Miracle on DVD
At a time when the United States' morale really needed a shot in the arm, a
band of medium-talented hockey players gave the country just that.
It was a miracle. And it came true.
Miracle is the true story of the US national hockey team that competed in -
and won - the 1980 Olympic Winter Games in Lake Placid, New York.
This was no all star team; rather it was a group of wannabes hand-assembled
by coach Herb Brooks (Magnificently played by Kurt Russell) specifically to
beat the supposedly unbeatable Soviets.
This is an excellent movie, not just because of the story but because the
filmmakers got the period right. It was a time when America suffered from years
of soul searching after the debacle that was Vietnam, when the economy was in
the tank, the Iranians were thumbning their noses at the country and holding
its diplomats hostage, and the country's leadership under Jimmy Carter was weak,
ineffective, and depressing.
The US needed something to feel good about, to restore its confidence. And
Ronald Reagan wasn't yet president...
Miracle starts with Herb Brooks being interviewed for the job - and because
he wants to build the team his way he doesn't think he'll get it. But he does,
and then he starts breaking every rule or conventional wisdom in order to build
the team his way.
And of course he does, though not before his skaters are forced to go above
and beyond the normal call of duty, stripping themselves of their individuality
and molding them into a real team.
Miracle does an excellent job of putting the story and its era into perspective.
The movie looks and feels right in its details, including the downbeat mood
of America and the upbeat Brooks, a man who drove the team to the breaking point
to reach that brass ring.
Russell is often underrated as an actor; as Herb Brooks he's excellent - and
with his Bobby Orr-like haircut and laughable 1970's era clothes it's easy to
forget he isn't really Brooks. Patricia Clarkson plays Brooks' somewhat supportive
wife and Noah Emmerich is his long-suffering assistant. The cast is rounded
out by a gang of hockey players who can also act, as the team, and the combination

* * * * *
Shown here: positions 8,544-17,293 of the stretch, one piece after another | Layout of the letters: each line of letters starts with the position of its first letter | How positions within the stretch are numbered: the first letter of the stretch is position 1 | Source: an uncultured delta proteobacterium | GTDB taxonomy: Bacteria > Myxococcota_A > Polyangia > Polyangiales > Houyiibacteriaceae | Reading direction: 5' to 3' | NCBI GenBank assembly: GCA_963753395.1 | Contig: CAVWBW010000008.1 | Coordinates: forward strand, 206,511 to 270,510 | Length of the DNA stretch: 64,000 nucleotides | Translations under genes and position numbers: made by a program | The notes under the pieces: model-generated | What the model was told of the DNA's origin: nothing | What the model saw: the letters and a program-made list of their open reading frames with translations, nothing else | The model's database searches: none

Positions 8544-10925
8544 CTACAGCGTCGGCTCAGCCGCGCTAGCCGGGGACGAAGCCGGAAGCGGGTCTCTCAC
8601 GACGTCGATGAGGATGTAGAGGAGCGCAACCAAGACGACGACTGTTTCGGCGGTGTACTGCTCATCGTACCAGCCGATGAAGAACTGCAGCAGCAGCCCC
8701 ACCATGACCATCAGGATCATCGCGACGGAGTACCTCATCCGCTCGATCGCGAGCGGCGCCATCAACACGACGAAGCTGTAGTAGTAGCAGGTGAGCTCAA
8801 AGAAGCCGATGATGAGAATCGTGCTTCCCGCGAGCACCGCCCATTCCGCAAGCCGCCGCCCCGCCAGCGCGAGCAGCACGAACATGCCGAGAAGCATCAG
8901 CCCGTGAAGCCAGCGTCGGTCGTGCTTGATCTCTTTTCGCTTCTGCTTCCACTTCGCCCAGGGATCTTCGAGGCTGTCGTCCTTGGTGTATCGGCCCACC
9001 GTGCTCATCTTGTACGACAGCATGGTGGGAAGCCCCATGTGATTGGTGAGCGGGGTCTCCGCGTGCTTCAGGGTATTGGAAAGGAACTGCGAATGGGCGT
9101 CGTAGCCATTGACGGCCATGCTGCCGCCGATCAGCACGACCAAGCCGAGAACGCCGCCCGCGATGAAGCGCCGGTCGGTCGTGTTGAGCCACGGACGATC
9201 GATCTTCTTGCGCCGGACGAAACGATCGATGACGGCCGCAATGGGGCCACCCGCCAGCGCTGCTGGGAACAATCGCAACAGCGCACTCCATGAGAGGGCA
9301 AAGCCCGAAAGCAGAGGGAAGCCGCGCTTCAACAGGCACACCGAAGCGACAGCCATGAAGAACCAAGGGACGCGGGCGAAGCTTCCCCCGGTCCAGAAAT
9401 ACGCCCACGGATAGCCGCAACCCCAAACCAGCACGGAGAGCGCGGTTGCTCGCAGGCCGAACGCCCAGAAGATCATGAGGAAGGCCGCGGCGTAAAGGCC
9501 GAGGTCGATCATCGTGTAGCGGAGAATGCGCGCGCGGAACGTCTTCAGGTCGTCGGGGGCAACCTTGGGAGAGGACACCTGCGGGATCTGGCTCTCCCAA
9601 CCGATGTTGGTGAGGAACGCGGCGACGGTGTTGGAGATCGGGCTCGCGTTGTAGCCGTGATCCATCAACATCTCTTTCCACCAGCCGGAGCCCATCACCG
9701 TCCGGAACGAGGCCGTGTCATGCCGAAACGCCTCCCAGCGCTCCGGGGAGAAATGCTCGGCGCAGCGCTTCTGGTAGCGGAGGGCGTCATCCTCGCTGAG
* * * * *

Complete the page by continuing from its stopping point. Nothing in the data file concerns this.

is first rate.
The hockey scenes are extremely well staged and it looks as if they've re-staged
the actual games portrayed. We aren't hockey fans enough to really know, but
it's certainly believable.
The climactic game between the US and the Soviets wasn't actually the game
that earned the team the gold medal - and we don't get to see the gold medal
game. But it was the Russians who were the world powerhouse and the team to
beat, and that's where the focus of the movie rightly belongs.
The gut-wrenching game is recreated in remarkable detail, including hits and
chants of "USA! USA!" It's enough to make you proud to be an American, even
if you aren't one!
The THX-certified 2 disc DVD set is also excellent. The picture of the movie
itself is presented in anamorphic widescreen, 16x9 TV compatible, and it's bright
and sharp and clean and terrific. This is basically reference quality stuff
- as is the Dolby Digital 5.1 surround audio that puts you in the arenas with
Commentary by director Gavin O'Connor, editor John Gilroy and director
of photography Daniel Stoloff
"The Making of Miracle"
"First Impressions: Herb Brooks with Kurt Russell and the filmmakers"
Miracle ESPN roundtable with memebers of the 1980 team, Russell and host
"From Hockey to Hollywood: The Actors' Journey" featurette
The Sound Of Miracle behind the scenes featurette
Miracle from Walt Disney Home Entertainment
136 min. anamorphic widescreen (2.35:1, 16x9 TV compatible), Dolby Digital 5.1
Starring Kurt Russell, Patricia Clarkson, Noah Emmerich
Produced by Mark Ciardi and Gordon Gray,
Written by Eric Guggenheim, directed by Gavin O'Connor
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